Types of Investment
There are many different types of investment. Broadly speaking, they fit into four asset classes:
- Short term deposits
Within each asset class there are investments to suit different kinds of risk, duration, returns and liquidity. There are also different ways of investing. You can take the ‘DIY’ route and invest directly in one or more of the asset classes. Or, you can invest in a managed fund where fund managers make a wide range of investment decisions for you.
Here is a brief description of each type of investment:
(1) Short term deposits
Bank savings accounts The simplest kind of short term (or cash) investment is a savings account. Returns are low compared to other investments, but returns are fairly certain – so your investment won’t drop in value in the short term like others might. You can withdraw part or all of your money whenever you want (total liquidity). This makes them ideal for short term savings goals, or as a place to keep your emergency fund. They’re not a good investment option for medium or long term goals.
Bank fixed term investment You give the bank a lump sum for a set period (a fixed term) usually three, six or 12 months. Your money is locked away for the fixed term. In return, you get a higher interest rate than you could get in a straight savings account.
You may be able to withdraw your money, but you will get a lower rate. May banks now require a month or so notice if you want to break these term deposits.
These can be a good short or medium term investment, depending on interest rates. Interest rates are always changing – sometimes they go through a “high phase” – this is usually a good time to have money on fixed term deposit.
(2) Bond Investments
A bond is like an IOU issued by a government or a company. You give them money for a certain period, and they promise to pay it back at a certain interest rate. Bonds lock your money away for a set period of time, but they can sometimes be traded. Generally, they aren’t a good short term investment.
It is important to note that bonds are valued regularly (sometimes minute by minute), so the value of your bond can go up or down. If you are holding the bond to maturity, these price fluctuations may not bother you. However, if you have an investment portfolio that is regularly valued, you will notice these changes in valuation. The changes in valuation are important if you want to sell your bonds.
Many investors invest in Bonds using expert fund managers, through a managed fund.
(3) Property Investments
For most New Zealanders, their largest investment is their home. It’s a special kind of investment – it doubles as the place you live, and it has a strong emotional element. Be careful to separate your emotional ties to your home from your investment objectives. You should think about how much of your net worth is tied up in your home. Would it be wiser to buy a smaller house and spread your money across other investments as well? Check out how your home fits into your retirement plan.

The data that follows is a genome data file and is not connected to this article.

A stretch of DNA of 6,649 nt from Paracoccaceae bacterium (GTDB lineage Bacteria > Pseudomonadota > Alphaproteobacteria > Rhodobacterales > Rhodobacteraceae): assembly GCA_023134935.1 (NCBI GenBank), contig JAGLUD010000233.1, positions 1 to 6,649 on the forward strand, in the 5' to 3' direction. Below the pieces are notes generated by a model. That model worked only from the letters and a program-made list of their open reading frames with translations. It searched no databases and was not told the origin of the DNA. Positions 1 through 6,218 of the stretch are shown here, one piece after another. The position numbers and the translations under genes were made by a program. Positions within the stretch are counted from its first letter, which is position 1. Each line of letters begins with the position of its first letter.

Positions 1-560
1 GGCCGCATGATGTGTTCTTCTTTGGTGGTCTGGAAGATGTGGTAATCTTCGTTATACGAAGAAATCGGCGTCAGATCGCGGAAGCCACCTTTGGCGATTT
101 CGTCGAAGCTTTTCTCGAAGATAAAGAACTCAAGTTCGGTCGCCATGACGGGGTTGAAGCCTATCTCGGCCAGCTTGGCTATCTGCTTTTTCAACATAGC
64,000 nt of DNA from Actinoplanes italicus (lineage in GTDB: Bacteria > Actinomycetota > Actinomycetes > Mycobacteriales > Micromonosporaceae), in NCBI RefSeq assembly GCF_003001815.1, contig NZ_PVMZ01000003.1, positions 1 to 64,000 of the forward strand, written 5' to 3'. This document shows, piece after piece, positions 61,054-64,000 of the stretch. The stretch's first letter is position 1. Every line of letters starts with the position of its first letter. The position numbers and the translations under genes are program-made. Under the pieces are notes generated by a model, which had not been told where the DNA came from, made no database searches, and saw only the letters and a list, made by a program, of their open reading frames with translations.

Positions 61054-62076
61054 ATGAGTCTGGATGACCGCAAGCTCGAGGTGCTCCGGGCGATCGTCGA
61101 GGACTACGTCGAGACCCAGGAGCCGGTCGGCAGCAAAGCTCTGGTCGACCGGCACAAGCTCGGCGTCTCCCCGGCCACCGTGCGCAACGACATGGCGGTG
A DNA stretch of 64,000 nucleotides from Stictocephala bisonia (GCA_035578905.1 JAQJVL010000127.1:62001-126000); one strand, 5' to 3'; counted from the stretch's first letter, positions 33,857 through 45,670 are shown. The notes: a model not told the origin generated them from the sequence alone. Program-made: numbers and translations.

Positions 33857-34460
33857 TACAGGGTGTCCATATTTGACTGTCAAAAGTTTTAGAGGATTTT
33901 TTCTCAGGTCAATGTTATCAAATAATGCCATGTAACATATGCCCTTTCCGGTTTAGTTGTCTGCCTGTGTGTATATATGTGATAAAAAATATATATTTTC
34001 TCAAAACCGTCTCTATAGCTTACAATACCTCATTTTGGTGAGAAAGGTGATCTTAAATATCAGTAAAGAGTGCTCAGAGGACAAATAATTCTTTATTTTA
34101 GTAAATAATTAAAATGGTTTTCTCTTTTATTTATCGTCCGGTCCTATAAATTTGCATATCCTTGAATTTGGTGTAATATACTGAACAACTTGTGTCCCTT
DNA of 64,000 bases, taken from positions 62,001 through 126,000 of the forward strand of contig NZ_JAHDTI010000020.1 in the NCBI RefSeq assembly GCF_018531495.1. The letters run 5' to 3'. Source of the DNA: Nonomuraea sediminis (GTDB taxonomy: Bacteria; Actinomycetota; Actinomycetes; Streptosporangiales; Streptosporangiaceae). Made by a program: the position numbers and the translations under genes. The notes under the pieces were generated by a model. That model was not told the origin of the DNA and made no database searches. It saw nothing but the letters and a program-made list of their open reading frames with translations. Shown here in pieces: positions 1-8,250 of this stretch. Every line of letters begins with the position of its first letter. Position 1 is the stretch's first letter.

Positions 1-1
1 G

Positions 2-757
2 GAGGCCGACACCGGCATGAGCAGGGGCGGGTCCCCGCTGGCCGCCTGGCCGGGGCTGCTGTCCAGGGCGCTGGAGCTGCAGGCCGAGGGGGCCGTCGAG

Rental Property Investment
Owning houses rented to individuals can be a profitable investment. Returns from property investment come from rental income, after deducting expenses, and from the increase in the value of property over time.
People debate whether property is a better investment than shares. What’s important to remember is that they’re different forms of investment. If well managed both can provide good long-term results. If not, and without the right knowledge and attention, investment in shares and property can result in significant losses.
It’s easy to see losses on the share market because the prices are available almost daily. Losses on property investment are generally not published, so don’t believe anyone who suggests “you can’t go wrong with property investment”. You need to be particularly cautious of ‘leaky building issues’ in investing in homes as well.
We don’t encourage anyone to rush into investment in shares in particular companies or investment in a particular property. Unless you’re prepared to put the time into understanding and managing the many aspects and issues of property investment, then we suggest you leave it to others.
That’s not to say you can’t benefit from property as an investment. There are several different ways in investing in property – directly or indirectly.
If you’re interested in direct property investment, you can manage the day-to-day administration of your rental property yourself, or use a property management company to do it for you. A property management company takes on the tasks of finding tenants, collecting the rent and bond monies, and attending to maintenance issues etc on your behalf. The fees charged for these services are usually a percentage of the rental income.
For an indirect property investment, you can invest in a managed investment fund that invests some of your money in property. This could be by way of ownership of rented buildings or by way of an investment in shares of public companies, which specialise in property ownership.
This is another option that gives you the many advantages of property ownership without having to find the property and do the hands on management yourself. This type of indirect property investment also makes it easier for the average investor to get the benefits of diversification. Also take a look at direct investment in property.